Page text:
This weekend clubs across the National Rugby Championship (NRC) will come together in support of Rural Aid, with funds being raised for farmers currently suffering the impact of the ongoing drought.
For the Bond University Queensland Country squad, it’s an important cause that is close to home for many of the players.
Harry Hoopert hails from a grain farm out at Jondaryn west of Toowoomba, Harry Wilson’s family runs a cattle property outside of Esk in the Lockyer Valley, Will Dearden’s home town of Warwick is currently on water restrictions and Hamish Stewart’s family runs a stud farm near Wyreema on the Darling Downs.
“Dad started a thoroughbred breeding farm in 1979, and ever since then he’s been building an empire based around quality thoroughbreds,” said Stewart.
“We’re on about 2000 acres just past Wyreema, about 25 minutes from Toowoomba.
“We carry about 150 broodmares, we’ll look to have bout 110 foals this year and we breed to sell and to race.”
The Stewart family have been big in the racing industry, especially in Queensland, with the annual Gold Coast Magic Millions event being Hamish’s busiest time of year outside of Super Rugby season.
“The main place we sell all of our horses is Magic Millions on the Gold Coast.
“There’s three or four separate sales down there and then we venture up to Rockhampton, the Capricornia sales. We also go over to Perth to buy a two-year old prospect every-year.”
While attending famed Rugby nursery Toowoomba Grammar, Stewart would be at work on the farm each morning and afternoon, something he wouldn’t have changed for the world.
“It’s a different livelihood to anyone who grows up in the city and doesn’t get the full benefits of living in the country.
“You finish school, you get to go home and interact with animals on a daily basis, which I find great for stress relief, they take you away from anything that’s troubling you.
“You can just talk to them and they’ll listen to everything and never say anything back, it’s easy to clear your head.”
As well as their stud farm, the Stewarts also have an agricultural property close by, where they have wheat and barley crops.
“We’re lucky we’ve got a little bit of irrigation there, but now with the drought they’re making us monitor water, put metres on the bores and you don’t have the freedom to do your best to grow the best yield.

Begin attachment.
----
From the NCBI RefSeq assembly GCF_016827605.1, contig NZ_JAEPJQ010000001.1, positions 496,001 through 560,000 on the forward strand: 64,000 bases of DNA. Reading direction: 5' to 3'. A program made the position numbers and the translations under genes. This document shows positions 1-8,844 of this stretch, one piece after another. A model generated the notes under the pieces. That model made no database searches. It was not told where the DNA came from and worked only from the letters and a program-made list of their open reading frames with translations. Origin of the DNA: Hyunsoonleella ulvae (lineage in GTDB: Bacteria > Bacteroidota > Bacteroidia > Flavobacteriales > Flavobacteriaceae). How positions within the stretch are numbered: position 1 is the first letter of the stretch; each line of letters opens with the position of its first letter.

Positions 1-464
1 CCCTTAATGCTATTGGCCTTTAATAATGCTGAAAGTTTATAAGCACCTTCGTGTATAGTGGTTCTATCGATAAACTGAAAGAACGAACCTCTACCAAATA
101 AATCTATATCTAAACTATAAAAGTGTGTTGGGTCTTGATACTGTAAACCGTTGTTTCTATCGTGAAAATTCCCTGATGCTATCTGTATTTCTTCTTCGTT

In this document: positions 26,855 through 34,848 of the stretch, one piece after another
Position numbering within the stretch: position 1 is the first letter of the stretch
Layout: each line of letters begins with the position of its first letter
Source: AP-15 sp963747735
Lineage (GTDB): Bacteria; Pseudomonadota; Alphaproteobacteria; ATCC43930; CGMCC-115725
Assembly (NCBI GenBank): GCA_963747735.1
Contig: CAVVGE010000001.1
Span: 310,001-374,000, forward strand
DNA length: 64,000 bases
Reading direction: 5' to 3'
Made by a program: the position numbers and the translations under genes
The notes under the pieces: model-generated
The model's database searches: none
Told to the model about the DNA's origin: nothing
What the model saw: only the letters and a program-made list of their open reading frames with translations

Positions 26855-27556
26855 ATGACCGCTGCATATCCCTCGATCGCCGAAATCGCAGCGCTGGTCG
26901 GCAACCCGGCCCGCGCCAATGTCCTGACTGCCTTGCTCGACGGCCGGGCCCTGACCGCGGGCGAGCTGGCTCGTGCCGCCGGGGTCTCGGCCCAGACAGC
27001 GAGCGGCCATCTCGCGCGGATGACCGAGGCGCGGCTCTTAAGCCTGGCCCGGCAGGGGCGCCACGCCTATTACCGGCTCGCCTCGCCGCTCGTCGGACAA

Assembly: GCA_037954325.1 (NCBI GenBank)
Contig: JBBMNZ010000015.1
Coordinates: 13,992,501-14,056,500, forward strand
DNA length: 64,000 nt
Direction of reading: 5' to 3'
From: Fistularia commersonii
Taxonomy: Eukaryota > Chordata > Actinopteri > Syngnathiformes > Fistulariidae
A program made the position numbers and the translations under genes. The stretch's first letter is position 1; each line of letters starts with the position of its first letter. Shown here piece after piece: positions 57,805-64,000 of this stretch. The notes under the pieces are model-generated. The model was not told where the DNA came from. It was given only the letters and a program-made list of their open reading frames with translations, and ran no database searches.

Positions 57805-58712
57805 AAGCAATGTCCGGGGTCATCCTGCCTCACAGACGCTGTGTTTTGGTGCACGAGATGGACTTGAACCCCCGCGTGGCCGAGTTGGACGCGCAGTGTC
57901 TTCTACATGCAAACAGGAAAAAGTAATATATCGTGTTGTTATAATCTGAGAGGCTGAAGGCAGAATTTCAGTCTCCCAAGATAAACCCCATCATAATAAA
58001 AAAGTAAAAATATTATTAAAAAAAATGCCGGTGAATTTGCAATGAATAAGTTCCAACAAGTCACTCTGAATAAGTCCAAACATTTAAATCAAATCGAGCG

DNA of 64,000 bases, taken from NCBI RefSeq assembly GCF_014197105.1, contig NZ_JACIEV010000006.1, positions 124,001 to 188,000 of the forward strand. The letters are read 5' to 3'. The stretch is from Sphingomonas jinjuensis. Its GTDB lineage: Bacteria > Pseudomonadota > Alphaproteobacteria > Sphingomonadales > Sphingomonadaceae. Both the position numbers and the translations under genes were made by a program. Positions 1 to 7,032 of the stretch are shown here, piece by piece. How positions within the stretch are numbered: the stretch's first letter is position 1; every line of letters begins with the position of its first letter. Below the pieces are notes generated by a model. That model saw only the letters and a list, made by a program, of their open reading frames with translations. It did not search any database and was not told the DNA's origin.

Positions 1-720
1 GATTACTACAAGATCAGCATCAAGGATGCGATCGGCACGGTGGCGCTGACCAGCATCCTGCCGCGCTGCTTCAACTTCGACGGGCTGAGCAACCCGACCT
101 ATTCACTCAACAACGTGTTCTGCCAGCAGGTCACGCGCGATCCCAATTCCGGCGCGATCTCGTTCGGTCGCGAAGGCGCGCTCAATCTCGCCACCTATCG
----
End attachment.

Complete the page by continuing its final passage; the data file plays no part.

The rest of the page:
“It’s been pretty difficult with the dry land stuff, trying to keep them going.
“We’ve just cut about 900 bales of wheat, and the only rain we had on that was about two inches when we planted it.”
The effects of the drought have also affected the family’s operations on the stud farm.
“Horses are a lot different and a lot more high-maintenance than sheep and cattle.
“They need their vitamins, like every animal does, but especially because they’re carrying foals.
“They’re a lot more expensive so you want to be giving them the best food so they can do the best for the foul while they’re pregnant.
“We feed them pellets every day and we mix oats in with it.
“Oat prices went to $1,600 a tonne, which is ridiculous, and trying to maintain that is hard.
“You can buy the vitamins and minerals for about $900 a tonne and then mixing that with something that’s $1,600 a tonne, it just doesn’t work.
“We had to cut that back and just feed them the minerals.
“The only place you can get oats or barley is Western Australia, so it has to be hauled from over there so there’s haulage and freight costs and then the actual seeds itself, it’s a lot of money.”
Growing up in and around Toowoomba, Stewart has a host of school and family friends throughout the Darling Downs and further a broad from farming backgrounds who have all felt the effects of the drought.
“You don’t hear too many stories because farmers don’t like to complain too much, they just deal with what they’ve got and try and make ends meet at the end of the day,” said Stewart.
“The stress is definitely on at the moment, 75 per cent of Australia is in drought and you can see it.
“Flying from here to Gladstone last weekend, there’s not a blade of green grass anywhere.
“All my mates are doing it hard, I know that, but they’re doing all they can to get by.”
Rugby in Australia has close ties to the farming community, with many former and current Australian greats hailing from regional areas of Australia. This weekend provides the Rugby community with the chance to help those in need, thanks to Rural Aid.
“It’s not only helping the animals, it’s helping the farmers,” said Stewart.
“If there’s no farmers, no one gets food on the table, it’s a big thing.
“It helps with mental health too, the suicide rate has gone up substantially, so donating anything, whether it be one dollar or ten, it all goes a long way.”
Rugby Australia will match dollar-for-dollar the money collected at NRC grounds on game day. You can also make a donation via this link: http://bit.ly/RuralAid2019
Get to Bond University on Sunday for Queensland Country’s clash with NSW Country and get behind a great cause in Rural Aid. Kick-off at 3:00pm.